Who would've thunk it? First, that a program about thrushes would turn out to have some very interesting information on plants, and secondly, that highly invasive non-native plants might turn out to be beneficial.
Tonight I attended a program sponsored by Jackson Audubon. The speaker was Julie Craves, a researcher at the Rouge River Bird Observatory (RRBO), which is located in Dearborn, MI, which is near Detroit. The topic was "Birds and Berries," and it was about her nearly twenty years of research on the importance of urban spaces in the stop-over ecology of birds during the fall migration.
A weighty topic that could literally encompass tens of species of birds (her nets caught 111 species, but not all of those were migratory), Julie chose to focus on three species: grey-cheeked thrushes, Swainson's thrushes, and hermit thrushes.
To sum up ever so briefly her many years of research, here is what she did and what she has discovered.
During the fall, she and some students set up mist nests in a 300 acre spot of green space there in the heart of a highly developed urban environment. Birds are captured daily during the designated research period. Once free from the mist nets, the birds are placed in cotton bags and hung quietly to await their turns for "processing." Processing involves determining how much fat is on the birds, assessing visual evidence of diet (e.g., purple-stained feathers around the vent indicated a diet of purple berries, such as wild grapes), and banding each specimen that is to be included in the study. If the birds cooperatively leave a stool sample behind in the bags, all the better, for each sample is taken to a lab and dissected. Why? Because when birds eat the fruits available to them in the autumn landscape, most of the consumed seeds pass right through their digestive tracts. The seeds are separated from the guano, identified (apparently easily done), and counted.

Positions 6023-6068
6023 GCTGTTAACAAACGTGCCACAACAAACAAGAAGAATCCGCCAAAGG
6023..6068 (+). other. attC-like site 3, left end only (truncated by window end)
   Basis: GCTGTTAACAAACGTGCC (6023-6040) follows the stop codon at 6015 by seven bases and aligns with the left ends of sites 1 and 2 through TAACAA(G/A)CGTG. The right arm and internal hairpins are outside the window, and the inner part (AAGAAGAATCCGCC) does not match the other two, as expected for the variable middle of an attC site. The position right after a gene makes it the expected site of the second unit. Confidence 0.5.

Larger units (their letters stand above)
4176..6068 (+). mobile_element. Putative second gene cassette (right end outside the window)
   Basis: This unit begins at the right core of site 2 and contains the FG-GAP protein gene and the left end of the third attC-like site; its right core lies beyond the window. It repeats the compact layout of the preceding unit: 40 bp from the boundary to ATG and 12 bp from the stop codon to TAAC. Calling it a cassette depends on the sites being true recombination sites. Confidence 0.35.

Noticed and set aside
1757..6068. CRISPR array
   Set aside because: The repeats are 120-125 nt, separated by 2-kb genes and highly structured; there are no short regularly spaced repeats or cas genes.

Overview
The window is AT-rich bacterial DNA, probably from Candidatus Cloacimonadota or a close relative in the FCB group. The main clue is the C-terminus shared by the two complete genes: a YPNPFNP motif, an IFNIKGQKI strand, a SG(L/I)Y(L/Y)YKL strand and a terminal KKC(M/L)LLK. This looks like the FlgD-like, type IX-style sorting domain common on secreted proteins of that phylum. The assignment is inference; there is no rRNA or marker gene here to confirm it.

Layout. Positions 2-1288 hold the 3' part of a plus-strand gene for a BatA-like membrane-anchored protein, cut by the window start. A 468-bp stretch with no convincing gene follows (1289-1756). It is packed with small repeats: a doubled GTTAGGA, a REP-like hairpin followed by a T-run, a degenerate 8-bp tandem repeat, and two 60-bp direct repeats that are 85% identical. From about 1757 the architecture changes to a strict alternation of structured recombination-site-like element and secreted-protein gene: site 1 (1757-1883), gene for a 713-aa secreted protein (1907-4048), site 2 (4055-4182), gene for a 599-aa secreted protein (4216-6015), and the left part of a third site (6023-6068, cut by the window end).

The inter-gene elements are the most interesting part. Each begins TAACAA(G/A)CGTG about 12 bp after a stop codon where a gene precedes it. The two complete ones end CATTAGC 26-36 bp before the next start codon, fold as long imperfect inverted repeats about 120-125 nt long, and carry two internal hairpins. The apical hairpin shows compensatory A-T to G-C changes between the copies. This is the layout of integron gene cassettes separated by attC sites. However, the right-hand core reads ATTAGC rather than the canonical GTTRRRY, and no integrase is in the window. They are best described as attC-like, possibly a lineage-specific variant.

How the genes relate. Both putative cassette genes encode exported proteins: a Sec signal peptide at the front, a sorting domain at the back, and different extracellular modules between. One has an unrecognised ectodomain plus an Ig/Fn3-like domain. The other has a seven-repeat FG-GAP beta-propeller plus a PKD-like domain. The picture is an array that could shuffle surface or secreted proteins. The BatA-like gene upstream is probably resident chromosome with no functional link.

What Julie expected to find out was just which native plants were vital to the birds' diets. What she actually found out, much to her surprise, was how important the non-native plants are, primarily Amur honeysuckle, common buckthorn and glossy buckthorn.
Anyone who has even a passing interest in invasive species knows that these are three of the top invasives that are threatening American ecosystems. Here we are (we being biologists, ecologists, nature enthusiasts, et al), trying to eradicate, or at the very least control, these species, and suddenly we learn that they are important for the birds.
The big question is: why are these non-native plants preferred in these birds' diets over the fruits of the native plants, plants that evolved along with the birds for millenia?
Here are some of the current thoughts. Many of the native fruits are high in fats (lipids), which, while high energy foods, also require more energy to process. The non-native plants, on the other hand, are producing high-sugar fruits. Sugar is readily used by the birds' bodies, providing a quicker source of energy. They also pass through the birds' systems pretty quickly, allowing them to eat even more.
When the birds stop-over somewhere while on migration, the purpose is mostly to refuel. They have to consume approximately 4% of their body weight in food every day, often putting on 4-6 grams before they take off again.
For years, the common "wisdom" was that the non-native fruits had little nutritional value for birds. The fruits passed through the birds' systems pretty darn fast. Now it seems that this is all part of the strategy to store quick energy.
So, what is the take-home message here? Should we all go out and preserve stands of invasive plants? Not necessarily. What we need to do, however, is start to consider the value of these plants in the changing landscape. A new ecosystem is developing in the wake of this vegetative invasion, and it seems that at least some animals have adapted to the change, making the most of what these plants have to offer.
Bottom line: we still have a lot to learn about this world in which we live. Food for thought.